NASC Discussion Series 29

Theme: Disaster Governance in Nepal: Policy, Practice and Challenges

Speaker: Dr. Chandra Lal Pandey

Date: 13 Srawan 2073 (28 July 2016)

Venue: Khaptad Hall, Dikshya Sadan, NASC

Nepal, located along the Himalayan Arc, is highly vulnerable to earthquakes, landslides, floods, glacial lake outburst floods and climate change. Traditionally, disasters were managed on an ad-hoc basis as and when they occurred. Since the introduction of the Natural Calamity Relief Act (1982), it moved from ad hoc practices to institutional practices. The Act made Ministry of Home Affairs the key authority for the formulation of national policies and their implementation; preparedness and mitigation activities; immediate rescue and relief work; data collection and dissemination; and the distribution of disaster relief funds. In 1999 Local Self-Governance Act became effective for devolution of responsibility to lower levels of the politico-administrative hierarchy without any guidance or specific funds. A few other important disaster related acts, policies and strategies (2009, 2013, 2014) have been formulated, institutionalized and being practiced to respond to the disasters. Yet, the post-earthquake disaster management response 2015 case study demonstrates that existing laws and policies need further revisions to avoid institutional discrepancies, overlapping and timely response. In this discussion series, Dr. Pandey will highlight about major disaster policies of Nepal, praxis case study of post-earthquake 2015 and challenges for improved disaster risk reduction and response in the future.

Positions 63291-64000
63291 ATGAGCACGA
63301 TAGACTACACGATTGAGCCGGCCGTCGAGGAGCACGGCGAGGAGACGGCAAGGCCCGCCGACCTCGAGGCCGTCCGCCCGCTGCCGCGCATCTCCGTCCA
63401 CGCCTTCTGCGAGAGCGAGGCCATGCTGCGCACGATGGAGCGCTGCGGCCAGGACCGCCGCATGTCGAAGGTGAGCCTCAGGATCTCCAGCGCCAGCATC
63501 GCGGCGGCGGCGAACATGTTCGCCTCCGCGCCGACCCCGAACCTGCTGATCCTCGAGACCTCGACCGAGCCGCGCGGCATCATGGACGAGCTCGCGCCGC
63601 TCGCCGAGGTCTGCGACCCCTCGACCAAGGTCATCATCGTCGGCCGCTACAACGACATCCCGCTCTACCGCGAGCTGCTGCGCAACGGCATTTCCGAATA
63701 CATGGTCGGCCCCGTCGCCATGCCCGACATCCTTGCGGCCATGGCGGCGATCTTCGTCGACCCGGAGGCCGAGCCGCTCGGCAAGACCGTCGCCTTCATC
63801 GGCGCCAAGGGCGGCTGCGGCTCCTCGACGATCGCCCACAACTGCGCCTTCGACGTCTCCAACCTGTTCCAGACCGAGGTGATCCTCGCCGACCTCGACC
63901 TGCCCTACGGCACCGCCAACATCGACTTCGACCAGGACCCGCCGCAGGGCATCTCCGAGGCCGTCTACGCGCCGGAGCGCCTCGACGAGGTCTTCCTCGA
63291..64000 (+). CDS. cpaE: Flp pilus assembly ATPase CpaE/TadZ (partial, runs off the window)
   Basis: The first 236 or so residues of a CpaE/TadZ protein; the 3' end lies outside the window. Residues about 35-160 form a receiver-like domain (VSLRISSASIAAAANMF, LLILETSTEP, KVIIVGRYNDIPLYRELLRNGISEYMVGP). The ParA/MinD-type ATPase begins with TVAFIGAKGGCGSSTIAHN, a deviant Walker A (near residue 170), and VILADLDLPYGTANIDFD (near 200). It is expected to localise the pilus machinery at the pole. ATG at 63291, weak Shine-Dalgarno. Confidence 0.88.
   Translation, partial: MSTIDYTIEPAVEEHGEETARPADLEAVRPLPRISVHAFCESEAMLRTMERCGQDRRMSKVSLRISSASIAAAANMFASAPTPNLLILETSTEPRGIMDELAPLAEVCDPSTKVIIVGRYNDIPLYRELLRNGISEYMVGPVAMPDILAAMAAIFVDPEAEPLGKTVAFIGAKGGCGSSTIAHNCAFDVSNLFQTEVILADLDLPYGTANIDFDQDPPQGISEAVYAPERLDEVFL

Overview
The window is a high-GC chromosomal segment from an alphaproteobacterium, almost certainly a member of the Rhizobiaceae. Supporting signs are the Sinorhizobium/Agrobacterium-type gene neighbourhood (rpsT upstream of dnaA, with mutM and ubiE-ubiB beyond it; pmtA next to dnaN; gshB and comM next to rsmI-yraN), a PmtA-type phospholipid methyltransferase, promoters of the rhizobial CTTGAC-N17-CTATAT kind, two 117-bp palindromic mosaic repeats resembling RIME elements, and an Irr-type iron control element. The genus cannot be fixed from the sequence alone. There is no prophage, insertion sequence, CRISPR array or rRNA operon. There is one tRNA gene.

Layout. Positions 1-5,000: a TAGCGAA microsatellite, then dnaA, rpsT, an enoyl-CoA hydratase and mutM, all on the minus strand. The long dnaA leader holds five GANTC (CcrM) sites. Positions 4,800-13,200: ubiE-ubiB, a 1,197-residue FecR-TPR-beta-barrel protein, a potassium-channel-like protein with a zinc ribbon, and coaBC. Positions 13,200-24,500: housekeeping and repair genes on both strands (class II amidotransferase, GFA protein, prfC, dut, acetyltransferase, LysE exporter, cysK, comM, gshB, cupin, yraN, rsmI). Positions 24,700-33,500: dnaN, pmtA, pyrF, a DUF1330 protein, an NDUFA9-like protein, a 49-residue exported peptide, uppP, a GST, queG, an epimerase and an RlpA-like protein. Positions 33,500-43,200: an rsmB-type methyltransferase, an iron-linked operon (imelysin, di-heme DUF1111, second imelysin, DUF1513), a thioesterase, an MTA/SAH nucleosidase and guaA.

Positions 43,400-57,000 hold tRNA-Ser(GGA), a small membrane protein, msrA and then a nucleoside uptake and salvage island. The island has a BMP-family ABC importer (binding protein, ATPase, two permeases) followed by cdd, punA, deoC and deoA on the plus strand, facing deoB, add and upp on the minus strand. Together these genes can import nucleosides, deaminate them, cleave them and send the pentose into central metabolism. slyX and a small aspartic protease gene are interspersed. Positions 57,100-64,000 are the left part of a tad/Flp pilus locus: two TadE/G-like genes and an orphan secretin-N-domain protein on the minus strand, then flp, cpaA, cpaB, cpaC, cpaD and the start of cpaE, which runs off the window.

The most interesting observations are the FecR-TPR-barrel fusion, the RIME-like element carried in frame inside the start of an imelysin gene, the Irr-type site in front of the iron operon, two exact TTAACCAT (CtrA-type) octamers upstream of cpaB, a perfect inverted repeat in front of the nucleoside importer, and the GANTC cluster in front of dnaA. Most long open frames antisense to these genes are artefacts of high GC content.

Dr. Chandra Lal Pandey is a Senior Research Fellow at Southasia Institute of Advanced Studies and Academic & Research Director at the Institute of Crisis Management Studies, Dhumbarahi affiliated to Tribhuvan University. He is also a Visiting Professor in School of Education, Kathmandu University, and International Relations and Diplomacy Program, Tribhuvan University.  He was a Postdoctoral Fellow at the University of Waikato, New Zealand from where he had also earned a PhD in Political Science and Public Policy. Prior to his PhD. studies, he was a Research Fellow at Hanshin University, South Korea, and a Lecturer at Thapathali Engineering Campus, Tribhuvan University Nepal. His research expertise and interests include environmental politics/policy; climate change governance/adaptation and REDD Plus; resource politics, sustainable development studies; crisis and disaster management; human security   and all emerging issues of non-traditional security studies. He has long been working on environmental affairs and developmental issues in South Asia. He has co-edited the book Environmental Security in the Asia-Pacific published in June 2015 by Palgrave Macmillan in the United States of America. His co-authored the book Why REDD will fail and published it in February 2016 by Taylor and Francis, Routledge studies in Environmental Policy.  He has also published several research articles in a number of leading international journals. He has recently written two reports on disaster governance: ‘Strengthening Legal Preparedness for International Disaster Response in Nepal’ & ‘Post-earthquake Disaster Governance in Nepal: Reflections from Practice and Policy’.